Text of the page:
The myth of kamikaze Lee Wha Rang 6/9/2004
Photo: Kublai Khan, the First Emperor of Yuan and a grandson of Genghis Khan, (left) and a contemporary painting of the Khan and his wife (center) on a hunting party. Kublai had no training or expertise in military affairs.
After conquering much of China, Kublai Khan sent armies to conquer Koryo but they were driven out time and again, and after a decade of constant war with the Mongols, Koryo gave up and became a vassal state of the Mongols. Koryo’s King Kojong sent his crown prince to the Khan’s court as a hostage.When Kojong died in 1274, the Khan gave one of his many daughters to the prince as his wife and sent him home as the 25th king, Chung-ryol, of Koryo. The Mongol princess brought with her an army of Mongol attendants, cooks, and guards, and turned the Koryo court into a virtual Mongol home away from home.Kublai Khan’s interest in Japan was aroused in 1265 when Cho Yi, a Koryo courtesan, informed him that Japan could be subdued easily. In the following year, Kublai sent two emissaries He De and Yin Hong to Koryo and asked King Kojong to facilitate their entry to Japan. They were unable to meet any Japanese officials and returned home empty-handed. The Khan’s attempt to subdue the Japanese peacefully failed and he decided to use brute force to subdue Japan.
Kublai asked Koryo to provide ships, sailors, soldiers and provisions, and so, Koryo mobilized some 30,000 carpenters and built about 300 large ships. In October 1274, a Mongol army of 20,000 commanded by Hol Don came to Koryo. The Mongol army was joined by a Koryo army of 5,000 commanded by Kim Bang-gyong. The allied army left Masan in an armada of 900 ships manned by 6,700 Koryo sailors on 3 October, 1274.
Two days later, the Koryo army stormed Tsushima and occupied the island and the Mongols occupied Iki island. On October 14th, the allied forces occupied Hirado and then moved on to Hakata Bay. Japanese forces suffered heavy losses and retreated inland to defend Dazaifu.
On October 21st, the allied forces returned to their ships for re-supply and rest. But a storm suddenly came upon the invasion fleet and the invaders gave up their operations and returned to Masan.
Undaunted by this failure, Kublai sent another ‘peace’ delegation to Koryo in 1275, asking the king to deliver a message to the Japanese shogun. The king sent Suh Chan to Japan with the letter from Kublai but the Japanese executed Suh and sent back his severed head. The Khan was enraged and ordered another invasion of Japan.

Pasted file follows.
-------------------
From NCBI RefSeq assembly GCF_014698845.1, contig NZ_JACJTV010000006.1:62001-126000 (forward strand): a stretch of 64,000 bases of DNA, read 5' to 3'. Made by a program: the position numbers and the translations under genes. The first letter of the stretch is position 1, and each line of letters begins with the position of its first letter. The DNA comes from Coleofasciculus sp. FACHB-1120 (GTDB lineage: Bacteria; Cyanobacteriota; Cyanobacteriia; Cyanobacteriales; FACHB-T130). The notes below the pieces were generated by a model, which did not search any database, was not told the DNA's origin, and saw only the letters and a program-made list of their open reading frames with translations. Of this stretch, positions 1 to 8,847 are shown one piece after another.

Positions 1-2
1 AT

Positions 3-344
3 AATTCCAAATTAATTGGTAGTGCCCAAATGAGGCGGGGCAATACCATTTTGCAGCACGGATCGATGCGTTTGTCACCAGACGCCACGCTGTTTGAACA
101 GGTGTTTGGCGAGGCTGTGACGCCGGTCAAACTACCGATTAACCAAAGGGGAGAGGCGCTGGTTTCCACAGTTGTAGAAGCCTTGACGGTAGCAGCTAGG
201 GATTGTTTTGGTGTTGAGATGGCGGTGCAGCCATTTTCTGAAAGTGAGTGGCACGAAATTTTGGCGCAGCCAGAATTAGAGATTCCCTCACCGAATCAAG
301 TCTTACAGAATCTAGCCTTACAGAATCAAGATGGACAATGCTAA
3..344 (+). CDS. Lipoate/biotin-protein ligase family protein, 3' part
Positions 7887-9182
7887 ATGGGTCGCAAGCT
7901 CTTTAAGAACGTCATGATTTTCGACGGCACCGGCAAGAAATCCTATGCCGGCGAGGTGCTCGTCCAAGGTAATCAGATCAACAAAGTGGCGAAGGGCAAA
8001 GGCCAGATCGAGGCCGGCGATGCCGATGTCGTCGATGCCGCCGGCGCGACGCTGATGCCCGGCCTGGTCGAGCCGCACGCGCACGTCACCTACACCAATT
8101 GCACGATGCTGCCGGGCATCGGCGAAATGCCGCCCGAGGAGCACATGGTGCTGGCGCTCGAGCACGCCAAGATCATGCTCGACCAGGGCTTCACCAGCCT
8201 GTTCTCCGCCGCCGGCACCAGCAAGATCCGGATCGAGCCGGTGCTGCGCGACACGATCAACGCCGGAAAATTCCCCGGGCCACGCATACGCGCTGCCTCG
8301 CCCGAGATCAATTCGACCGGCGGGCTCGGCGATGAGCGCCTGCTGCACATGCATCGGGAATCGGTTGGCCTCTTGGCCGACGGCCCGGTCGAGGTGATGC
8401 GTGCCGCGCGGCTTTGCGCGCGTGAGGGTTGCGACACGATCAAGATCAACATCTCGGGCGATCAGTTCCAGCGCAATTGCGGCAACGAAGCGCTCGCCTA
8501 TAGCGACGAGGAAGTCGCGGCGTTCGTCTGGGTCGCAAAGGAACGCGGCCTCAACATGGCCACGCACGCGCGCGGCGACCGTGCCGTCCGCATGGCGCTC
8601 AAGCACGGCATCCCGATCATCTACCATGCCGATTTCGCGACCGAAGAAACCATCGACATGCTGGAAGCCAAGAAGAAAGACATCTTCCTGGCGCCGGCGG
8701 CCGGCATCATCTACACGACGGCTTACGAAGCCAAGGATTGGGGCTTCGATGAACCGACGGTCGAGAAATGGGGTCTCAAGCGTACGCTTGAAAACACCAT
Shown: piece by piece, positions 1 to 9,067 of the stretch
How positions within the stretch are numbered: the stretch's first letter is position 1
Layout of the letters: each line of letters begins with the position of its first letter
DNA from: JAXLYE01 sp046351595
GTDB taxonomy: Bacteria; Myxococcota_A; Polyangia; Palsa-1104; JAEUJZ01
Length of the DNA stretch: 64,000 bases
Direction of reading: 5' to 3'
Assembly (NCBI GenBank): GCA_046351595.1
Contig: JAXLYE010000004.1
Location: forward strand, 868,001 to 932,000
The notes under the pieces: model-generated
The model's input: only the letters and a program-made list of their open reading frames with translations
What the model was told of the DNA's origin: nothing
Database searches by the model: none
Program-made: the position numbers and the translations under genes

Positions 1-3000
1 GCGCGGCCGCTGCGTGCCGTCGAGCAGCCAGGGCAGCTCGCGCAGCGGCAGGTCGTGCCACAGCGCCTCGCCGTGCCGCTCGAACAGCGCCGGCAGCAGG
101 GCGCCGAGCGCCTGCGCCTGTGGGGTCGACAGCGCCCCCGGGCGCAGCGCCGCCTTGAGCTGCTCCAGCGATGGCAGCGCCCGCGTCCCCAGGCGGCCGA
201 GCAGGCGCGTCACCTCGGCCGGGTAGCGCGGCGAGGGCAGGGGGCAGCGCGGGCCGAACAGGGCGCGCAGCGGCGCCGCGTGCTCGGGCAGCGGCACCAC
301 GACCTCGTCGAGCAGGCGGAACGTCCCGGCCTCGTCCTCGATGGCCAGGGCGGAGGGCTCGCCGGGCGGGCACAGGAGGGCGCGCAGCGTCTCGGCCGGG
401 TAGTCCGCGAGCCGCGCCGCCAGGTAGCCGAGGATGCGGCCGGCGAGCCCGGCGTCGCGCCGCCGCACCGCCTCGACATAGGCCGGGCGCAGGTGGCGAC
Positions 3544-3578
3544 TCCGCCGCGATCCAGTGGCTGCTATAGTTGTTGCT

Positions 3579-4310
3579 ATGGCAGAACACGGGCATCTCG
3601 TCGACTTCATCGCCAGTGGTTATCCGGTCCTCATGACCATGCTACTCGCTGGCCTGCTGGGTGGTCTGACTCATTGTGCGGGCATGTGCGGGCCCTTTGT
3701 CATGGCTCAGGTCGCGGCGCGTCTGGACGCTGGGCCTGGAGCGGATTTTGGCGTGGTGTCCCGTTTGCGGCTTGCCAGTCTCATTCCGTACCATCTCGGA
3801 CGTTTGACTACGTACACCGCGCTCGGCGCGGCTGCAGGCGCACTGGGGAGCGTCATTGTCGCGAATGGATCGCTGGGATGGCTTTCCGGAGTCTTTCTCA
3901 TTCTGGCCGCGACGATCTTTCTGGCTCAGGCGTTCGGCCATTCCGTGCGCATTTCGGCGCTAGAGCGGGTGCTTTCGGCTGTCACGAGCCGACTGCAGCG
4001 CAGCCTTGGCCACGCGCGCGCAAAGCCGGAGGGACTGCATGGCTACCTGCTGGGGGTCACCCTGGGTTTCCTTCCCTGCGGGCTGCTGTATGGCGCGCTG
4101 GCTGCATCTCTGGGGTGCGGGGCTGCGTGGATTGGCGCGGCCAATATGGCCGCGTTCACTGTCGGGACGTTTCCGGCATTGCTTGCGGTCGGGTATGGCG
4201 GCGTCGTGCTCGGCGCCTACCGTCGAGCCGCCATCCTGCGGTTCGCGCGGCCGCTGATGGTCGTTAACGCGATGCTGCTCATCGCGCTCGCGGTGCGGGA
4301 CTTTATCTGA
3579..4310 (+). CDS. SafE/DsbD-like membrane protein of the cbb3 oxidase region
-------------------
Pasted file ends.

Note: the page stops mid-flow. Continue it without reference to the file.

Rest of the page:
The Mongols built a fortress near Masan and stationed a large garrison army there, and Cheju-do was turned into a vast pasture for Mongol army horses. The Japanese Shogun knew of the invasion plan and mobilized forces to defend Japan. Stone fences were build along the coast and the populace was armed.
In 1281, the Khan formed two mighty armies: the Eastern Route Army of 30,000 led by Hong Da-gu, a Mongol general, augmented by a Koryo army of 10,000 commanded by Kim Bang-gyong and the Southern Route Army of 100,000 led by Bom Mun-ho, a Chinese general. Bom’s army was mostly former Sung Chinese soldiers pressed into Kublai’s service.
The Eastern Route Army, in 900 Koryo ships, departed from Masan on 3 May and occupied Tsushima, and proceeded to occupy nearby islands. On June 6, it attacked Hakata but was driven back and landed at Shiganoshima. Several days later, the army was driven back from Shiganoshima and returned to Iki and then to Hirado.
The Southern Route Army of General Bom arrived in 3,500 Chinese ships in mid-July, and the combined forces began to push back the outnumbered defenders. By the end of July, the invaders were victorious and well on the way to occupying Kyushu. Then a severe storm kicked up on July 29 and some Mongol generals panicked and sailed to the safety of Masan: nearly half of the invasion fleet left the battle area. To make the matter worse, an epidemic spread among the soldiers, killing several thousands.
On August 1, another storm kicked up forcing most of the remaining ships to return to Masan leaving behind a token army of about 20,000 soldiers. The Japanese descended on the outnumbered invaders and killed all but about 10,000 Chinese soldiers. Of the 9,960 Koryo army and 15,029 sailors, 19,397 Koreans made it back home. The Mongol generals and army, fearing severe punishment by Kublai, went into hiding in Koryo. The Chinese captives became slaves in Japan and few of them made it back to China. It has been claimed that many of the Chinese defected and that some officers sabotaged the Mongol ships and canons.
Kublai wanted another invasion and asked Koryo to build more ships and stock up army provisions. But a major rebellion delayed him and the plan was dropped when Kublai died.
Japanese history books claim that a Buddhist monk Il Yun saw the invasion fleet and began to chant. As he kept up his chant, winds became stronger and stronger, and soon, the waves began to dance wildly rocking the enemy ships. Eventually the ships began to break up and sink. Thus the myth of kamikaze was borne. The Mongols slaughtered, as in other Mongol campaigns, tens of thousands of Japanese, including women and children.
Contrary to the claims made by Japanese historians, the Koryo-Mongol invaders lost no more than about 10-15% of the men and ships. The Mongol and Koryo commanders knew of the oncoming storms and returned the armada to Koryo ports mostly intact. The Japanese claims are inconsistent with Koryo and Mongol archives – and most importantly with archeological evidence: only few shipwrecks and other footprints of the failed invasions have been discovered. It is true that the ‘divine’ winds drove the invaders away but the winds did not wipe out the mighty armada.
Lee Wha Rang’s article is featured on Korea WebWeekly.